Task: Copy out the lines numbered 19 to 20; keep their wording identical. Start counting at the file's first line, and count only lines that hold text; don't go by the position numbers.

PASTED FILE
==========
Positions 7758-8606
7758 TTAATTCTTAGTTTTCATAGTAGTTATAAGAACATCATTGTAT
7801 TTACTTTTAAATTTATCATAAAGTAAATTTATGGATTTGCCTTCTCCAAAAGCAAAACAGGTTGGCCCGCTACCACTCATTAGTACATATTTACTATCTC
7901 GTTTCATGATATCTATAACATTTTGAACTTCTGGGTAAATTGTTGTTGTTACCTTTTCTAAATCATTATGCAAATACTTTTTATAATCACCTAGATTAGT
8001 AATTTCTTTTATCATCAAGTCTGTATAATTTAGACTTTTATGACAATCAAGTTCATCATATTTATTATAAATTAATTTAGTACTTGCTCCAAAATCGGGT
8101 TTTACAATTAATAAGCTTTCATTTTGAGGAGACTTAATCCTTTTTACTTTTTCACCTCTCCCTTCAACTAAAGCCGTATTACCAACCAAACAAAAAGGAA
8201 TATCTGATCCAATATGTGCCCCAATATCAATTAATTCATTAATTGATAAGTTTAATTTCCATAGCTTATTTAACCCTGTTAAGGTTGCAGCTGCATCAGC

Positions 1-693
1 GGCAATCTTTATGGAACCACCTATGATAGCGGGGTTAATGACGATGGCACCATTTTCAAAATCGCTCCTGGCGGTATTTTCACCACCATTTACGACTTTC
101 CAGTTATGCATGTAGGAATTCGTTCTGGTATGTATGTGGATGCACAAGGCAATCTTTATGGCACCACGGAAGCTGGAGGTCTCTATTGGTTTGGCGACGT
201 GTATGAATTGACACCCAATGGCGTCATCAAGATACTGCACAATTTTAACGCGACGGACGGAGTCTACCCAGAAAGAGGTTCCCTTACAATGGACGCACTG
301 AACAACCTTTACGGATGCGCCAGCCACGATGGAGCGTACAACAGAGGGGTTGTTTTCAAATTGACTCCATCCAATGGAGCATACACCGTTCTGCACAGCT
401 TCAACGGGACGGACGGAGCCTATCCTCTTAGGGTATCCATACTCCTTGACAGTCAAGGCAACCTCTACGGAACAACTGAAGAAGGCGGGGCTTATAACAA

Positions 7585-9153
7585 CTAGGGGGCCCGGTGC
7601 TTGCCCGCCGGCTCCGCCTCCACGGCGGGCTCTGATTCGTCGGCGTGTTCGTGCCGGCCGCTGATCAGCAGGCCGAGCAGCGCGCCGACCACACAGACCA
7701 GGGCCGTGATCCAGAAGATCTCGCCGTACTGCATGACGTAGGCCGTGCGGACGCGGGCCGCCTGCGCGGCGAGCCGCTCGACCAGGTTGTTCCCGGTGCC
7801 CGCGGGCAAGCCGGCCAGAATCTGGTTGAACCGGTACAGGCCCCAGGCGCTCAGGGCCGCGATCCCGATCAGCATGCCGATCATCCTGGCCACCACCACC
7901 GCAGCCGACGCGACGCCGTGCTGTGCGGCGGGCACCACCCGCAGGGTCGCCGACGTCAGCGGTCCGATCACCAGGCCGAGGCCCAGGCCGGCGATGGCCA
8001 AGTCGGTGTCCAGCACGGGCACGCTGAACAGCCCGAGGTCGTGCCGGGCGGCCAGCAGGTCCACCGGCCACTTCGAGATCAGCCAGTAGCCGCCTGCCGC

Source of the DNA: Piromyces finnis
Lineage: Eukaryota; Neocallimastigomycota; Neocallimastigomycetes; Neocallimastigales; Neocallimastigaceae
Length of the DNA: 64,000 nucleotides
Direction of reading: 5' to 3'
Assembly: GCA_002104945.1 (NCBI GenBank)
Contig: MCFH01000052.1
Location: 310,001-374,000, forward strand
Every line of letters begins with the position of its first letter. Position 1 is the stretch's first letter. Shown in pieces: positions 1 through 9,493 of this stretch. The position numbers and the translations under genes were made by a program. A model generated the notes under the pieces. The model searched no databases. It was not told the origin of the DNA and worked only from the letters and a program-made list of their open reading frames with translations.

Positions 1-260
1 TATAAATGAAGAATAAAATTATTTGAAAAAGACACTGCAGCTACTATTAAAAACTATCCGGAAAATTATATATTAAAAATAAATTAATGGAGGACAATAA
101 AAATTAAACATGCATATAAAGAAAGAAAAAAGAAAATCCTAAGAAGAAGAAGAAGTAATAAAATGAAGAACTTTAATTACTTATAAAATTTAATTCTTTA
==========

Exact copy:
7901 GCAGCCGACGCGACGCCGTGCTGTGCGGCGGGCACCACCCGCAGGGTCGCCGACGTCAGCGGTCCGATCACCAGGCCGAGGCCCAGGCCGGCGATGGCCA
8001 AGTCGGTGTCCAGCACGGGCACGCTGAACAGCCCGAGGTCGTGCCGGGCGGCCAGCAGGTCCACCGGCCACTTCGAGATCAGCCAGTAGCCGCCTGCCGC